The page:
How to overcome the inevitable clashes between stakeholders by mastering the art of conversation

With the closure of its last shipyard in 1987, the industrial city of Nantes in western France reached the low-water mark of its modern history.

Unemployment rose even as the population continued a two-decade long decline. Cultural life withered as municipal funding dried up. Political squabbling had already delayed for eight years the progressive mayor’s plans to create the country’s first modern tramway.

So when Jean-Marc Ayrault won the city’s mayoral election in 1989, he urgently sought to transform the depressed city. Over the next 23 years, the Socialist relentlessly revived Nantes’ economic and cultural fortunes, its quality of life…

How entrepreneur Adam Zbar patiently honed his (venture)craft

Sun Basket co-founder and CEO Adam Zbar

Adam Zbar’s first startup, Zannel, had an auspicious start when it won a Webby Award as the best mobile application for social networking in 2008 from the International Academy of Digital Arts and Sciences. His film school training helped shape a lively experience for young users sharing movies and photos over their iPhones.

But Adam and his three co-founders, who had launched the startup two years earlier in 2006, faced fast-growing, well-funded competitors, had over-engineered their initial product, and struggled to settle on a viable business model. As a result, they quickly…

Part 2

“We cannot hope to impose precise, positive control over events. The best we can hope for is to impose a general framework of order on the disorder, to influence the general flow of action rather than to try to control each event.”
— “Warfighting”, US Marine Corps

Four days after docking her damaged sailboat at the scientific research station on the Kerguelen Islands, French racer Isabelle Autissier headed back out to sea. Despite having won a commanding lead in the first leg of the 27,000-mile, round-the-world BOC Challenge (see Part 1 of this story), she now simply hoped to finish…

Part 1

Eighteen of the twenty single-handed sailboats setting out from Charleston, South Carolina, headed southeast, setting a straight course for the coast of Brazil, from where they intended to cross the southern Atlantic to Cape Town, South Africa, the first of three planned stops on the 27,000-mile around-the-world race. Two boats, though, surprisingly sailed due east towards Bermuda. …

Antonio Stradivari and his apprentices handcrafted more than 1100 violins, violas, cellos, harps, and guitars in the late 17th and early 18th centuries. The Italian’s prodigious output, said to be greater than that of any luthier of his time, and the financial success documented by his scrupulously maintained records, suggest he was also a disciplined entrepreneur.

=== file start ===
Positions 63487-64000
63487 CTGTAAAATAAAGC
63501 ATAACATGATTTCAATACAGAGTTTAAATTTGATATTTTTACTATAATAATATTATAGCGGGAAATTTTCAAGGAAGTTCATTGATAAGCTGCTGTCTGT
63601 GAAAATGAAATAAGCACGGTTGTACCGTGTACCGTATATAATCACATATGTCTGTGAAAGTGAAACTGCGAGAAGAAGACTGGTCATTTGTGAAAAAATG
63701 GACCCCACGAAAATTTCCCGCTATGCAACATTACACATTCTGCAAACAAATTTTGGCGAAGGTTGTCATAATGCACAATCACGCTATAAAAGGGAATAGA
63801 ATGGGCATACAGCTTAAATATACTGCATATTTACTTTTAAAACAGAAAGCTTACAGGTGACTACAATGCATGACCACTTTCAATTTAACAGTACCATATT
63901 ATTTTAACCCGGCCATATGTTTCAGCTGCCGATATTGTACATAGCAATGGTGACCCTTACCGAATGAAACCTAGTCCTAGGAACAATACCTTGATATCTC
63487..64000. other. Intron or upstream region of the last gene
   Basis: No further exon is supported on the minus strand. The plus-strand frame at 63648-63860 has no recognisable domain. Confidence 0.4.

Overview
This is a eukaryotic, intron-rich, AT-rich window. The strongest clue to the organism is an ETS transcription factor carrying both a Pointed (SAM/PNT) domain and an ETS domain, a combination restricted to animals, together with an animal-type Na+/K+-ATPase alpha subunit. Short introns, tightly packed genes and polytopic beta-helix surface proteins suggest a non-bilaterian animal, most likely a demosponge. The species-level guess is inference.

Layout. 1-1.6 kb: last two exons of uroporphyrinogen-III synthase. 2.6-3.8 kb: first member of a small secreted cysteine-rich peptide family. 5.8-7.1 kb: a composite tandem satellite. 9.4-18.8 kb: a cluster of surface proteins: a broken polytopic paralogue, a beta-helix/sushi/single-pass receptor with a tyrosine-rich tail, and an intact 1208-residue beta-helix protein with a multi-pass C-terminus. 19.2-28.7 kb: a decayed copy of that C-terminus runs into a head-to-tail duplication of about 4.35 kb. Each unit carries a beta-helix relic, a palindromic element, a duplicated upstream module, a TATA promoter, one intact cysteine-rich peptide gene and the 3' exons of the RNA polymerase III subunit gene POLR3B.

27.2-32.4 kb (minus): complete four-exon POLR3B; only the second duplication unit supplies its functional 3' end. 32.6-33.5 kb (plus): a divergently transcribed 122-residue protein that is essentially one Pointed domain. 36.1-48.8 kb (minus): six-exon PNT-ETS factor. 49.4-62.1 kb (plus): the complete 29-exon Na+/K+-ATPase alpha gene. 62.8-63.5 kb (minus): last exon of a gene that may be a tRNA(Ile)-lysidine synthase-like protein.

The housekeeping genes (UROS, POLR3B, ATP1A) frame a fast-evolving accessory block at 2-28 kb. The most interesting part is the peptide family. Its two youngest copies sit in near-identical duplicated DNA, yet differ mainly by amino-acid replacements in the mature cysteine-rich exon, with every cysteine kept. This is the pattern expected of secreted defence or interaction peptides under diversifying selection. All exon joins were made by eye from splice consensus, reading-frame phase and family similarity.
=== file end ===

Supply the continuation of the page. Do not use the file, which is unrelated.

The mystery of how Stradivari, whose violins fetch millions of dollars in auctions today, consistently produced stringed instruments of such extraordinary quality remains unsolved more than 300 years after he crafted them in his studio in Cremona, Italy. Experts continue to speculate about relative…

Tales of Venture Craftsmanship

How a struggling tailor invented one of the most successful and enduring consumer products of all time

Jacob Davis, circa 1870

Failure seemed to stalk Jacob Davis. Panning for flakes of gold in the rivers of Canada’s western territories yielded mostly dirt and frustration. Patents filed for a steam-powered canal boat and a steam-powered ore crusher failed to generate commercial interest. Shuttered business ventures in wholesale tobacco and pork surely must have shaken his entrepreneurial zeal even further. Finally, when he lost his investment in a brewery in the newly incorporated railroad town of Reno, Nevada, in 1868, Davis returned to his original trade, tailoring.

The story begins earlier, in 1854, when 23-year-old Jacob Youphes emigrated from the Baltic coastal city…

In the winter of 1998, Joel Schatz returned to his apartment in San Francisco’s Haight Ashbury neighborhood with a $250,000 investment in his fledgling startup from the elders of the Oneida Native American tribe. That morning, he had pitched them his supersized vision for solving the world’s problems through software — yet to be designed, coded and sold — that would, he promised, reveal the interconnectedness of all things. Joel, an experienced entrepreneur, predicted his future products would transform how people shared knowledge, discovered innovations, resolved conflicts, improved productivity and protected the environment. Talk about testing the limits of credulity!

Amiel Kornel

Totally committed to help build enduring innovations and impactful businesses worldwide.

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